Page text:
Exports to resurgent U.S. could add billions to government books over
next two years
TORONTO, Sept. 17, 2014 /CNW/ - Ontario's economy is poised to be the
single biggest beneficiary of sturdy U.S. growth and a weaker Canadian
dollar in the next two years, likely boosting provincial government
coffers by $4-5 billion, finds a new report from CIBC World Markets.
The report calls for Ontario's economy to grow by 2.8 per cent next
year, behind only that of Alberta. In 2016, real GDP growth is forecast
at 2.4 per cent, but still above the national average.
"From manufacturing shipments, to domestically driven signposts in
retailing, wholesaling and homebuilding, Ontario has seen a notable
resurgence, shifting from a perennial trailer to among the better
performing regions of the country," says Avery Shenfeld, Chief
Economist at CIBC, who coauthored the report with senior economist,
Warren Lovely. "Employment hasn't caught fire, but should respond at
some point to firming output."
Mr. Shenfeld notes that historically, Ontario's real GDP has had the
tightest correlation to U.S. economic activity, but after years of
plant exits, capacity use has actually tightened in the face of demand
gains. "Ontario needs to cultivate growth sectors, rebuild capacity and
win the battle for new facilities.
"Our call for the Bank of Canada to significantly lag the U.S. Federal
Reserve in rates hikes next year, and a resulting depreciation of the
loonie to roughly 85 cents U.S., should reposition the province as a
more cost-competitive location. Lower federal/provincial corporate tax
rates, the shift to the HST, and a $2.5 billion fund set up by the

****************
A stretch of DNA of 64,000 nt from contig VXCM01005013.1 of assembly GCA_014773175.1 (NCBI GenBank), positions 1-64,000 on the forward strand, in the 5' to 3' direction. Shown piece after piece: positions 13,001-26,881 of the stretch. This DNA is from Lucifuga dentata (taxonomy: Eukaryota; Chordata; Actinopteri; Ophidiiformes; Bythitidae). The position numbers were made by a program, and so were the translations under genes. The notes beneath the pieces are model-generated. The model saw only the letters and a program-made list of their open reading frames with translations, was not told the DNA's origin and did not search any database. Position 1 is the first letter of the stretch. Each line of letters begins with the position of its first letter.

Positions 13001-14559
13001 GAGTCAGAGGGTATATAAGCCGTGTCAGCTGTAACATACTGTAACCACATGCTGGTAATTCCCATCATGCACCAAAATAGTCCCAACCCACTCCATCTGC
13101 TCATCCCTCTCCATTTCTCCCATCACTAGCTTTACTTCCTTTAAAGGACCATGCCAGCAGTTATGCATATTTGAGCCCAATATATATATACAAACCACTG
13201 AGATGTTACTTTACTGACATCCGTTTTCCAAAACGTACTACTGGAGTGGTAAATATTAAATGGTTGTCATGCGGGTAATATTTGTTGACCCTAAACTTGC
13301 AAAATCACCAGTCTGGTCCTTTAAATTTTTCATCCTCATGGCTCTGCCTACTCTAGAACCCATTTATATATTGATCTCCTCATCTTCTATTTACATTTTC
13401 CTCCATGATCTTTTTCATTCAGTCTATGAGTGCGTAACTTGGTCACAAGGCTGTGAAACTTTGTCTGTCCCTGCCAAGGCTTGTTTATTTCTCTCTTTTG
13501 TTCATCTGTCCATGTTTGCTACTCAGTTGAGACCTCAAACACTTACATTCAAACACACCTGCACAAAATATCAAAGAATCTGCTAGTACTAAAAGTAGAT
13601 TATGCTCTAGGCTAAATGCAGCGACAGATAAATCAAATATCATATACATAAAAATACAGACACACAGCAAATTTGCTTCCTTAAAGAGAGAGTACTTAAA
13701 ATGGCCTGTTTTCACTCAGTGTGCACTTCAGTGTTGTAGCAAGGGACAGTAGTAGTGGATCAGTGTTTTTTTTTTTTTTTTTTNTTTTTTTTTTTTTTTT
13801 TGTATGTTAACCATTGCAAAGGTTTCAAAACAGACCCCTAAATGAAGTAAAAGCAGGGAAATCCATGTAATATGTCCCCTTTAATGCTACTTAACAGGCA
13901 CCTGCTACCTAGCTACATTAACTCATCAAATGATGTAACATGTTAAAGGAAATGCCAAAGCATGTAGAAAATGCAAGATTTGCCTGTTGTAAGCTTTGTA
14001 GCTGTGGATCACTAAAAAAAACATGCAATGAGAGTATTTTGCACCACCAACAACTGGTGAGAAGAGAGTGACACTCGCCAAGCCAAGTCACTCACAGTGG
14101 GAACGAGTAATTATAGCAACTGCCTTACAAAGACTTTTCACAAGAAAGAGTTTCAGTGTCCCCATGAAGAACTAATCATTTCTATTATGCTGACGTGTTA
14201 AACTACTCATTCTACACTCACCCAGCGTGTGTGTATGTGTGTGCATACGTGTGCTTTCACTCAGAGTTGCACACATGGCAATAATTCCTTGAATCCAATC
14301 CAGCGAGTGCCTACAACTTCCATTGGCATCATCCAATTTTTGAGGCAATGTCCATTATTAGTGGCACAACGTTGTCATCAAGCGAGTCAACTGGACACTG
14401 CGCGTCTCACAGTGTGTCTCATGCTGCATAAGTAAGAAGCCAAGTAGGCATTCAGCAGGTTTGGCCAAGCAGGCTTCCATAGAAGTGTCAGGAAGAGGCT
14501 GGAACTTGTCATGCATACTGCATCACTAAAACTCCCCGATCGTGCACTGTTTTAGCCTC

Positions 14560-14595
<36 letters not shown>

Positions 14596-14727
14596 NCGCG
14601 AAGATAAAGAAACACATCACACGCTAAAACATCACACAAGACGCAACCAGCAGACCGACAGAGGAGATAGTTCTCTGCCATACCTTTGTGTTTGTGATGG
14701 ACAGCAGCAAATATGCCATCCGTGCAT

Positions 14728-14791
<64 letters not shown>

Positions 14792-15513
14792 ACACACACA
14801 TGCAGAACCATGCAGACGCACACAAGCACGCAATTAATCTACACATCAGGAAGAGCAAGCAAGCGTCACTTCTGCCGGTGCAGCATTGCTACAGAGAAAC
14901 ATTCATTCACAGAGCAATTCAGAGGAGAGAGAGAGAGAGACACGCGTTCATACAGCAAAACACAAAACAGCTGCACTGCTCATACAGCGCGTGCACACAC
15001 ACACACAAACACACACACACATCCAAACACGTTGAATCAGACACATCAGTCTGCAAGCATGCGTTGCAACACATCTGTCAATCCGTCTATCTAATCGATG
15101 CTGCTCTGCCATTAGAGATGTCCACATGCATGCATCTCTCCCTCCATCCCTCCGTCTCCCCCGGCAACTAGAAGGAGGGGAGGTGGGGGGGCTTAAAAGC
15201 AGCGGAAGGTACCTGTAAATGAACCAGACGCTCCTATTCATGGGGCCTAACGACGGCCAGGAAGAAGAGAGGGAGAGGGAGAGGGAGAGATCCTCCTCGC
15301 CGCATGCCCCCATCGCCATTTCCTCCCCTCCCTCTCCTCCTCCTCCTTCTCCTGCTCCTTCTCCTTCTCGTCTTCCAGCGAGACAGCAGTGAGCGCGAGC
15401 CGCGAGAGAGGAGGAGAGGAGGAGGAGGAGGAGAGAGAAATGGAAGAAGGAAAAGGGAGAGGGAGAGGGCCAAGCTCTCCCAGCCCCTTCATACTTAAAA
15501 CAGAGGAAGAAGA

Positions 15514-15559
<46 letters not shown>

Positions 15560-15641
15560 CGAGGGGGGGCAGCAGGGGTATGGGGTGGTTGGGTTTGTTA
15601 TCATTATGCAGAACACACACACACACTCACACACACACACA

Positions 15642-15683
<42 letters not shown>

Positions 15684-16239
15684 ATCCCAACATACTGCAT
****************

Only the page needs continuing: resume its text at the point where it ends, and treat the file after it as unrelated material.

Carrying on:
province to court direct investment, could be further enticements."
The report notes that Ontario's economy has underperformed the national
average dating all the way back to the 2002-2007 pre-economic crisis
period. The CIBC economists are calling for Ontario to match national
growth in 2014 at 2.3 percent and move slightly ahead in each of the
next two years. This forecast would top estimates and improve the
provincial government's bottom line.
"All told, Ontario could have an additional $4-5 billion accumulated
over two years that could be used to either exceed targets for deficit
reduction or avoid the full burden of what rating agencies have judged
to be tough-to-meet spending constraints," says Mr. Shenfeld. "The
extra room captures published budget sensitivities to nominal GDP
divergences, and obviates the need to dip into the $1 billion in
reserves and $0.5 billion in contingencies set aside this year, and the
$1.2 billion reserved for 2015/16."
He notes that despite the fact that the province has been running ahead
of budget targets, the province's bond performance has been hurt
recently by earlier downgrades in the economic outlook and risks of a
corresponding move by rating agencies. As well, a softer outlook
implied even tighter spending plans or the further use of tax-hike room
in order for the province to meet the targeted date for a balanced
"Having avoided a credit downgrade, Ontario bought itself some time, and
the revenues associated with a better-than-expected nominal GDP outlook
should be of value in protecting its rating," adds Mr. Shenfeld. He
says that the rebound in the U.S. and a more favourable exchange rate
have the province better positioned to rise to its fiscal challenges.
"We see conditions a year from now as comparable to late-2010 and
early-2011. As was the case back then, Ontario real growth will be
topping 2.5 per cent and 10-year Canada bonds will be near 3 per cent.
If that analogy extends to spreads, a year from now, 10-year Ontario
bonds could tighten in to that earlier period's 70 basis point spread
over Canadas. So bond investors have reason to cheer "grow Ontario
grow" as gains in nominal GDP support some bond outperformance against
The complete CIBC World Markets report is available at: http://research.cibcwm.com/economic_public/download/eisep14.pdf
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SOURCE: CIBC World Markets
For further information:
Avery Shenfeld, Chief Economist, CIBC World Markets Inc. at (416) 594-7356, email@example.com or Kevin Dove, Head of External Communications at (416) 980-8835, firstname.lastname@example.org.